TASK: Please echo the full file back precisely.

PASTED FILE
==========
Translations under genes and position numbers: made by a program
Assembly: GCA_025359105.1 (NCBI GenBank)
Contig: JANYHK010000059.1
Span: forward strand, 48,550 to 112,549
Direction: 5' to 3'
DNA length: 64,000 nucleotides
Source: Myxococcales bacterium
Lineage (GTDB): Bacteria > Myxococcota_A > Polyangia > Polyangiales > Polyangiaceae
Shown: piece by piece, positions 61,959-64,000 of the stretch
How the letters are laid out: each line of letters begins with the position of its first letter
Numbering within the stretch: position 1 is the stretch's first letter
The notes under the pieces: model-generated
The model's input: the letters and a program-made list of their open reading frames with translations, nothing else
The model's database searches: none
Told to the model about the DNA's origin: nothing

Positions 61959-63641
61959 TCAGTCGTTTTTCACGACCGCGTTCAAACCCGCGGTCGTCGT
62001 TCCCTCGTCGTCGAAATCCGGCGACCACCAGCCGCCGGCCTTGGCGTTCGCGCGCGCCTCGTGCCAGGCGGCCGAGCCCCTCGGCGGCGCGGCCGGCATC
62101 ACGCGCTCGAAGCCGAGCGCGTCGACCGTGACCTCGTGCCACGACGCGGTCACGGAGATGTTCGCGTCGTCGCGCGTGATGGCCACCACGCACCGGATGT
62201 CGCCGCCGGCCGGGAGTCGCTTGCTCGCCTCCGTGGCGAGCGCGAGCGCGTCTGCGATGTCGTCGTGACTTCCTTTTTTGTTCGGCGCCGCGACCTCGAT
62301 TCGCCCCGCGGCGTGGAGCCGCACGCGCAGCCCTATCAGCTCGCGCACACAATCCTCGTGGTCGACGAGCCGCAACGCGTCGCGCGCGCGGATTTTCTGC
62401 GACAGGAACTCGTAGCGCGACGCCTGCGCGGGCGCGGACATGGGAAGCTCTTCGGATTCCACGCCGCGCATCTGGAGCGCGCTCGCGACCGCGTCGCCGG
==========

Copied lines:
Translations under genes and position numbers: made by a program
Assembly: GCA_025359105.1 (NCBI GenBank)
Contig: JANYHK010000059.1
Span: forward strand, 48,550 to 112,549
Direction: 5' to 3'
DNA length: 64,000 nucleotides
Source: Myxococcales bacterium
Lineage (GTDB): Bacteria > Myxococcota_A > Polyangia > Polyangiales > Polyangiaceae
Shown: piece by piece, positions 61,959-64,000 of the stretch
How the letters are laid out: each line of letters begins with the position of its first letter
Numbering within the stretch: position 1 is the stretch's first letter
The notes under the pieces: model-generated
The model's input: the letters and a program-made list of their open reading frames with translations, nothing else
The model's database searches: none
Told to the model about the DNA's origin: nothing

Positions 61959-63641
61959 TCAGTCGTTTTTCACGACCGCGTTCAAACCCGCGGTCGTCGT
62001 TCCCTCGTCGTCGAAATCCGGCGACCACCAGCCGCCGGCCTTGGCGTTCGCGCGCGCCTCGTGCCAGGCGGCCGAGCCCCTCGGCGGCGCGGCCGGCATC
62101 ACGCGCTCGAAGCCGAGCGCGTCGACCGTGACCTCGTGCCACGACGCGGTCACGGAGATGTTCGCGTCGTCGCGCGTGATGGCCACCACGCACCGGATGT
62201 CGCCGCCGGCCGGGAGTCGCTTGCTCGCCTCCGTGGCGAGCGCGAGCGCGTCTGCGATGTCGTCGTGACTTCCTTTTTTGTTCGGCGCCGCGACCTCGAT
62301 TCGCCCCGCGGCGTGGAGCCGCACGCGCAGCCCTATCAGCTCGCGCACACAATCCTCGTGGTCGACGAGCCGCAACGCGTCGCGCGCGCGGATTTTCTGC
62401 GACAGGAACTCGTAGCGCGACGCCTGCGCGGGCGCGGACATGGGAAGCTCTTCGGATTCCACGCCGCGCATCTGGAGCGCGCTCGCGACCGCGTCGCCGG